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Showtime has released a 15-minute documentary that gives viewers a behind-the-scenes look at the inaugural "Iverson Classic: Battle in The Bluff" basketball tournament in Memphis. The documentary, which is co-hosted by Stephen Jackson, takes a closer look at both the Civil Rights Movement and youth basketball.

Along with Jackson, former NBA players Matt Barnes, Rasheed Wallace, Tracy McGrady, Bonzi Wells, Mike Miller and Jeff McInnis make appearances in the documentary.

"Ain't Doing Enough" follows Jackson as he visits the National Civil Rights Museum in Memphis and speaks with some of the nation's top high school basketball players. Jackson also uses the documentary to educate the young basketball players on the impact of the Civil Rights Movement.

"That's what this is all about, giving these kids an opportunity and a platform," Jackson said. "I know I didn't have this when I was a kid so we are just trying to change the roles and do something different and more than what we had. To have NBA players like Rasheed Wallace, Tracy McGrady, Bonzi Wells, Mike Miller and Matt Barnes all come down to support our event is big. A lot of kids don't actually have a chance to talk to actual NBA players growing up.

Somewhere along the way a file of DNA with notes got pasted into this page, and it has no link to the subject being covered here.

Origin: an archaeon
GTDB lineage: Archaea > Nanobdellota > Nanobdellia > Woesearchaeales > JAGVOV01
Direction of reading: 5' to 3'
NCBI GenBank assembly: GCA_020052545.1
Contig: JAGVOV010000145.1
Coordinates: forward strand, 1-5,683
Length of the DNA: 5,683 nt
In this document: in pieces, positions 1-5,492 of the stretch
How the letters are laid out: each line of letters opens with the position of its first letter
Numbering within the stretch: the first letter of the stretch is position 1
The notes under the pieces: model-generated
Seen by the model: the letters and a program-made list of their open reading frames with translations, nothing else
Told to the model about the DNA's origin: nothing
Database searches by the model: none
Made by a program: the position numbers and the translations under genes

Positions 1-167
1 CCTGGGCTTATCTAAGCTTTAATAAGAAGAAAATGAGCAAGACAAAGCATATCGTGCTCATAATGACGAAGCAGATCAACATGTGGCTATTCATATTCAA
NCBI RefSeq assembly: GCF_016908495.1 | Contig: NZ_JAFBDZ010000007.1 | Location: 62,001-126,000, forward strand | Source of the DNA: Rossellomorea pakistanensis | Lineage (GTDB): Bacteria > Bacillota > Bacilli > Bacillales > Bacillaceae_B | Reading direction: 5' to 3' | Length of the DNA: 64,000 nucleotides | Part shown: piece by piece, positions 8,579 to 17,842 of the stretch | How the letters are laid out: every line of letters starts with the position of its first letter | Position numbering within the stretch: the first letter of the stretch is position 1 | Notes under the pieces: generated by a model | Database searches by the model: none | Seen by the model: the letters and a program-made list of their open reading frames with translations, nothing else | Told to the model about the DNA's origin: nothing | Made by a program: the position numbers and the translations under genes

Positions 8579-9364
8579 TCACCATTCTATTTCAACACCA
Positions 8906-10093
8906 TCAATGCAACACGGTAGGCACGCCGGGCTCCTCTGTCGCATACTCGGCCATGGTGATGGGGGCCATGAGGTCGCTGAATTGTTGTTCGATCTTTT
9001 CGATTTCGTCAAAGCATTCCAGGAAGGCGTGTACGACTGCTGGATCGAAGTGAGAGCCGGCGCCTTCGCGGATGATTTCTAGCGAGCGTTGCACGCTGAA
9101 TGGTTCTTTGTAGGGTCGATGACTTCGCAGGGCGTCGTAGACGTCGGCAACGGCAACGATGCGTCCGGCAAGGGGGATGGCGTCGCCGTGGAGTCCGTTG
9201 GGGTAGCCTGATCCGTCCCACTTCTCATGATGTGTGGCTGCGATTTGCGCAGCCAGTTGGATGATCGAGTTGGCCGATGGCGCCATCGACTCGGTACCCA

"I know I didn't but I know what it would've done for me. So I'm glad these guys stayed around to speak with these kids."

In addition, the documentary features Jackson and Barnes taking a family Christmas shopping and visiting the site where Martin Luther King Jr. was assassinated. Jackson, who has been very outspoken in recent months in the wake of the "Black Lives Matter" movement, also preaches about respect in the powerful documentary.

"If you ain't treating people with respect, you ain't treating people the way you want to be treated and you ain't going and living your life the right way – all that skill, all the blessings you have, God will take that sh*t from you. Because you are treating other people wrong. If you want to have any type of success in life, it all starts with how you treat people," Jackson added.